Moriarty’s skies will feature some high-flying pilots in a race for gliders, with participants vying for the title of national champion.

The Moriarty Airport will host the Club Class National Sailplane Championships, said airport manager Bob Hudson.

Club Class means that all of the aircraft are basically the same, Hudson said, akin to stock car racing. Pilots compete for time in the air and distance.

The week-long event will host 30 of the country’s best glider pilots and support crew, who will descend on Moriarty Saturday, he said. Pilots have two practice days, weather permitting.

The gliders are standard, with a wingspan of 15 meters, or 49 feet. “They’re all matched evenly, so it’s not the airplane that’s going to win the course, it’s going to be the pilot,” Hudson said, adding, “We’re not going to have any of the big cosmic gliders that cost $200,000.”

The public is welcome to observe mass launches and recovery of the racers as well, Hudson said.

Mass launches will take place around 12:30 p.m. daily, and racers return to the field around 4 p.m., he said. To view the racers, follow the “glider rides” signs to Sundance Aviation.

All of the gliders must be airborne before the race starts, so the sky will be filled with dozens of sailplanes, he said.

Sailplanes, or gliders, are aircraft that fly without an engine, using thermals to gain altitude. Glider pilots in Florida “are happy if they get to 4,000 feet,” Hudson said, while pilots in Moriarty’s conditions regularly fly above 15,000 feet—high enough to need oxygen—and sometimes staying aloft for many hours and traveling hundreds of miles.

“When you get that high, you can go a long distance,” Hudson said. “Your only restriction is how big your bladder is, and how long you can stand cold feet.”

Moriarty’s soaring conditions are known worldwide among glider pilots. Mountains surrounding flatlands mean “we get what’s known as a wave, … which helps lift gliders into the air” from the mountains, Hudson said. “Mostly we get thermals. A dust devil is a thermal.”

At a certain temperature, the air starts to circulate, and rise, he said. “You try to find that thermal and get into it—it lifts you higher and higher.”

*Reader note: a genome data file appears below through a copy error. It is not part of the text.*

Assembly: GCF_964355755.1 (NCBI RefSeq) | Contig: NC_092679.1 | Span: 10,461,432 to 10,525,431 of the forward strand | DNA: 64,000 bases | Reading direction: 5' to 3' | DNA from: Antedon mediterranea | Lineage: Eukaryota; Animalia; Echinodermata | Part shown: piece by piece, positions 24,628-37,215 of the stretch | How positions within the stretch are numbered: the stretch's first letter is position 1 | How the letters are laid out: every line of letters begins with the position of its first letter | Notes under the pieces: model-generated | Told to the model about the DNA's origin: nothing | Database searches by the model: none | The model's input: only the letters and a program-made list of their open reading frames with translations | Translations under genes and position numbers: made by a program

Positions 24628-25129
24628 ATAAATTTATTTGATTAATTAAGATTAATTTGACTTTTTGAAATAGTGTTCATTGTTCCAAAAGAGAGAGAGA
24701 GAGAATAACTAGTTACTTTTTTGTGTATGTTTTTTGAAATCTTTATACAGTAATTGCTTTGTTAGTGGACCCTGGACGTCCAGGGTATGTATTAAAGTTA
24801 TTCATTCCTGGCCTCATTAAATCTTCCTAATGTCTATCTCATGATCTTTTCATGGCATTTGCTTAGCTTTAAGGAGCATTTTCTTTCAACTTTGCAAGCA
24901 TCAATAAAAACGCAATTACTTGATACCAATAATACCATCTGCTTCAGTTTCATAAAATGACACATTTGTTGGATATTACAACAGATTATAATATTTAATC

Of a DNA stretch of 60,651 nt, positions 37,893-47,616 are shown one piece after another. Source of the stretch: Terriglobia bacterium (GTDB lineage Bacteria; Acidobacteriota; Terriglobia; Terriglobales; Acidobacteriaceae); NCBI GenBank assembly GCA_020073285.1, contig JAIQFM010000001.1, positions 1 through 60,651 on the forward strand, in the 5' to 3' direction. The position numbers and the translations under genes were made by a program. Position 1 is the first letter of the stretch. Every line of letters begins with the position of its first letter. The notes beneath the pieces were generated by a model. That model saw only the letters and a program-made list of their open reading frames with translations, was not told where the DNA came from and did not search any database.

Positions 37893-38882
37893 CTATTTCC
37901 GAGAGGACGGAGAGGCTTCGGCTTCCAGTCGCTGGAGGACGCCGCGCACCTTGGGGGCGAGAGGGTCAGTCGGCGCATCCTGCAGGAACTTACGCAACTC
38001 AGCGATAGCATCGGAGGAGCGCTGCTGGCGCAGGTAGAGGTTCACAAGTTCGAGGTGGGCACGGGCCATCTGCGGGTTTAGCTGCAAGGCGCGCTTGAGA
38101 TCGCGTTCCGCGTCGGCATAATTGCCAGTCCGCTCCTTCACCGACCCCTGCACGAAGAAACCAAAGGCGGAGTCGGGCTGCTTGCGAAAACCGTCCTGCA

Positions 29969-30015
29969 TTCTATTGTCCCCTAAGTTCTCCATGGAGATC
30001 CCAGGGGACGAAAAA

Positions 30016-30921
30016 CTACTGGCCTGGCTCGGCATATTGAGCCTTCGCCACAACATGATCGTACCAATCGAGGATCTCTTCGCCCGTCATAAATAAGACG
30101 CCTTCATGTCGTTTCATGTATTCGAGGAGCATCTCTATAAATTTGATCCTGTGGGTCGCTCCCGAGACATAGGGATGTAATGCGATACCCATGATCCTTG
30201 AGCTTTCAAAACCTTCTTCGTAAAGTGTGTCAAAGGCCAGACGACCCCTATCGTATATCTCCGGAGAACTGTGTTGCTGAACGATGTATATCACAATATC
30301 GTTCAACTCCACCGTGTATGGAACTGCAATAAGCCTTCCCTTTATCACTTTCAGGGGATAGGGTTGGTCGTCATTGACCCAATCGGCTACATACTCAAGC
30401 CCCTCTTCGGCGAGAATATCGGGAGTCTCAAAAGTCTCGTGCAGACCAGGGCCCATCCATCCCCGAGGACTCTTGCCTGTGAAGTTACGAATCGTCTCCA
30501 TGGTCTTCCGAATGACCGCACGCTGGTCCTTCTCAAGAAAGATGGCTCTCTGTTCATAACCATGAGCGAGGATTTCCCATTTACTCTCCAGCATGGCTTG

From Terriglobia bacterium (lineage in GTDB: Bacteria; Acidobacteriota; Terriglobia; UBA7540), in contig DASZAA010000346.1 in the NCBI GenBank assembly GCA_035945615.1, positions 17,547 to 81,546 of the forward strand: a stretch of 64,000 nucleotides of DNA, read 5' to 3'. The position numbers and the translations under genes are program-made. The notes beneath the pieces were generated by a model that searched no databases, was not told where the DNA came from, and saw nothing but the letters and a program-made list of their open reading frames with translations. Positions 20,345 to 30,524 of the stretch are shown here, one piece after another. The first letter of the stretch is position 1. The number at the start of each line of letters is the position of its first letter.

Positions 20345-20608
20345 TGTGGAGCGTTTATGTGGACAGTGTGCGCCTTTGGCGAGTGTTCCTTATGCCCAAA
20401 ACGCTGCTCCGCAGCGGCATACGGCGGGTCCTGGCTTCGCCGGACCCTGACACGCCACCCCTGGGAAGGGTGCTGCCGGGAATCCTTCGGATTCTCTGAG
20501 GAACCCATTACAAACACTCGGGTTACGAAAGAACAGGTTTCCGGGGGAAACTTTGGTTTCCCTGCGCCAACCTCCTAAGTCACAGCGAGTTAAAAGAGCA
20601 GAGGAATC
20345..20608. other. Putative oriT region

In flight, gliders are “very relaxing, very quiet, and very comfortable,” said Hudson, who is a pilot. His sailplane will be in the competition with someone else in the pilot’s seat as he manages the airport from the ground.

Children are especially welcome, and Hudson hopes events like these will attract future pilots.

“We’re very close to a national emergency and shortage in pilots,” Hudson said, adding that industry projections are that “in a couple of years we’ll be 6,000 pilots short if we don’t get some young folks going.”

Race results are tracked by a GPS within the glider, and each day a course is set. Pilots must circle certain points along the route and get points for various things, he said. At the end of the competition, the pilot with the most points wins the championship.

“Because this is a national contest, we won’t have less experienced pilots [competing],” Hudson said. “They’re all very accomplished pilots wanting to be known as the national champion.” Competitors are from around the United States.

Those interested in soaring or learning to pilot a glider can give it a try at the Moriarty Airport, which has both a soaring club and a commercial operation offering flights and flying lessons.

To learn more, contact the Moriarty Airport at 505-832-5072.

He said the community of glider pilots is friendly and helpful.

“It is a niche sport, but we do find that when people get an orientation flight they get an interest,” Hudson said. “New Mexico from the air is a very beautiful state.”

To see results and data about flights by pilots in the competition, visit this link.